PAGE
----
On May 31, 2016, Justice Richard Tucker granted Attorney Wood’s motion for new trial in Commonwealth v. Cosenza, a 2000 armed burglary case in which the trial judge had excluded the eyewitness expert testimony of Dr. Steven Penrod. Attorney Wood has been fighting for Mr. Cosenza for more than a decade.
Attorney Nathanson was recently interviewed by Massachusetts Lawyers Weekly regarding the First Circuit's troubling decision in United States v. Szypt. In that case, the First Circuit had allowed a defendant to be prosecuted a second time even though the lower court had entered a not guilty finding after the defendant won his first appeal. The First Circuit said its ruling in the first appeal was not intended to order an acquittal, even though that is what the lower court actually ordered. The MLW article quotes Attorney Nathanson:
Many people have inquired how to proceed with public trial claims after the SJC's decisions in Commonwealth v. Morganti, 467 Mass. 96 (2014), and Commonwealth v. Alebord, 467 Mass. 106 (2014).
An alarming pattern seems to have emerged over the past two months as three different superior court judges have denied new trial motions alleging violation of the Sixth Amendment right to a public trial, despite conceding that right was violated and neither the defendants nor their trial counsel knowingly waived the right. In Commonwealth v. Kenneally (SUCR2001-10462, Brassard) (Jan. 30, 2013), Commonwealth v. McNeil (PLCR2000-03965, Chin) (Feb. 21, 2013), and Commonwealth v. Weaver (SUCR2003-11293, Hines) (Feb. 22, 2013), superior court judges all adopted remarkably similar reasoning to reject these claims.
The SJC has agreed to hear two cases involving the violation of defendants' federal constitutional right to a public trial. In these cases, the SJC should address a crucial question: whether a defendant is entitled to relief for the violation of his right to a public trial where he did not raise the issue at any point prior to or during his direct appeal.
On January 11, 2013, the SJC held in Commonwealth v. Lavoie, 464 Mass. 83 (2013), that an attorney may knowingly waive his client's federal constitutional right to a public trial without the client's knowledge or consent. It would appear that Lavoie applies only in those situations where counsel (1) knows the public has been excluded from jury selection AND (2) makes a conscious decision to waive the public trial right.
In Commonwealth v. Felton (Essex Co.) and Commonwealth v. White (Norfolk Co.), two superior court judges granted new trials in major felony cases based on violations of the right to a public trial during jury selection. These cases appear to indicate a growing recognition among trial judges that where the defense demonstrates a violation of the right to a public trial during jury selection and the Commonwealth fails to establish a knowing waiver of the right, reversal of the conviction is required.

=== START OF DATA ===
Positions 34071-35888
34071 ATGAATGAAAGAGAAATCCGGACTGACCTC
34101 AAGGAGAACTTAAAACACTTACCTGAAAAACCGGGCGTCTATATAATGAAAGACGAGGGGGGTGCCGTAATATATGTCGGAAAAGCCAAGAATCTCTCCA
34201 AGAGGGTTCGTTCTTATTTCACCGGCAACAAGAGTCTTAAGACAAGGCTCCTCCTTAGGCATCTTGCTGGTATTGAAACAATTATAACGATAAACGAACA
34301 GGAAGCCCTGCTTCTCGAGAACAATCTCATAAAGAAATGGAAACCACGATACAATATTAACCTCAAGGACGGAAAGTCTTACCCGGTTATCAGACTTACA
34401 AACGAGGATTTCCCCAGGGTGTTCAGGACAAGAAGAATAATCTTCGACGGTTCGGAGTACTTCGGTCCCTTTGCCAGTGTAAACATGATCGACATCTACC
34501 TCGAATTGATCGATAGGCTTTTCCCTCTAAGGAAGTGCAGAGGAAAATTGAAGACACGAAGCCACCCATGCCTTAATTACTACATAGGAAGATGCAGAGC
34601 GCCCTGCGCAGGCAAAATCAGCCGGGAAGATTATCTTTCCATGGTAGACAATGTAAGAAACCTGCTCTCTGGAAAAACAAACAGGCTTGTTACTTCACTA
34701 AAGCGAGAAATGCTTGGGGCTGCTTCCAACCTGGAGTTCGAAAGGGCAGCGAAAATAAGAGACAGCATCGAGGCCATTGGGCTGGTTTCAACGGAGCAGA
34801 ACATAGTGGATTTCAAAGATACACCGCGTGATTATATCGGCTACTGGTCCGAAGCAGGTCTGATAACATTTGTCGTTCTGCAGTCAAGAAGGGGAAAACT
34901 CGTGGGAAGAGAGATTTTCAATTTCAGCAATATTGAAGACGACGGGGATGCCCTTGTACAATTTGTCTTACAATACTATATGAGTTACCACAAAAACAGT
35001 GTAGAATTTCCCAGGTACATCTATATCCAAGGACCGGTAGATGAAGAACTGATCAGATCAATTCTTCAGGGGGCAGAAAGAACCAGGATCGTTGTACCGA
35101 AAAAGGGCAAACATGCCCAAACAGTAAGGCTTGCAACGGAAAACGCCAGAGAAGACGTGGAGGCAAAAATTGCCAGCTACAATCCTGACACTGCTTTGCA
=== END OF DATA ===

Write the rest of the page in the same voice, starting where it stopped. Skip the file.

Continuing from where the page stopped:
In the past week, two superior court judges issued a pair of decisions that reveal some very exciting developments concerning the Sixth Amendment right to a public trial. The cases are Commonwealth v. Perez, ESCR 2005-00947 (Whitehead, J.) and Commonwealth v. Morganti, PLCR 1998-00940 (Giles, J) (Memorandum of Decision, December 15, 2011). (More accurately, Judge Whitehead issued his Perez decision about a year ago (Memorandum of Decision and Order, December 2, 2010), but last week, he reaffirmed it after a request for reconsideration in light of recent appellate court decisions.)
In Commonwealth v. Dyer (October 13, 2011), the SJC held that a defendant convicted of murder had waived a claim that his right to a public trial had been violated because neither the defendant nor his counsel raised a contemporaneous objection when juror voir dire was held in the judge's chambers. Moreover, the SJC held that because the defendant had waived the claim, he was not entitled to the benefit of structural error analysis, but rather was limited to the traditional standard of review for waived claims under GL Ch. 278 Section 33E - whether the error raised a substantial likelihood of a miscarriage of justice.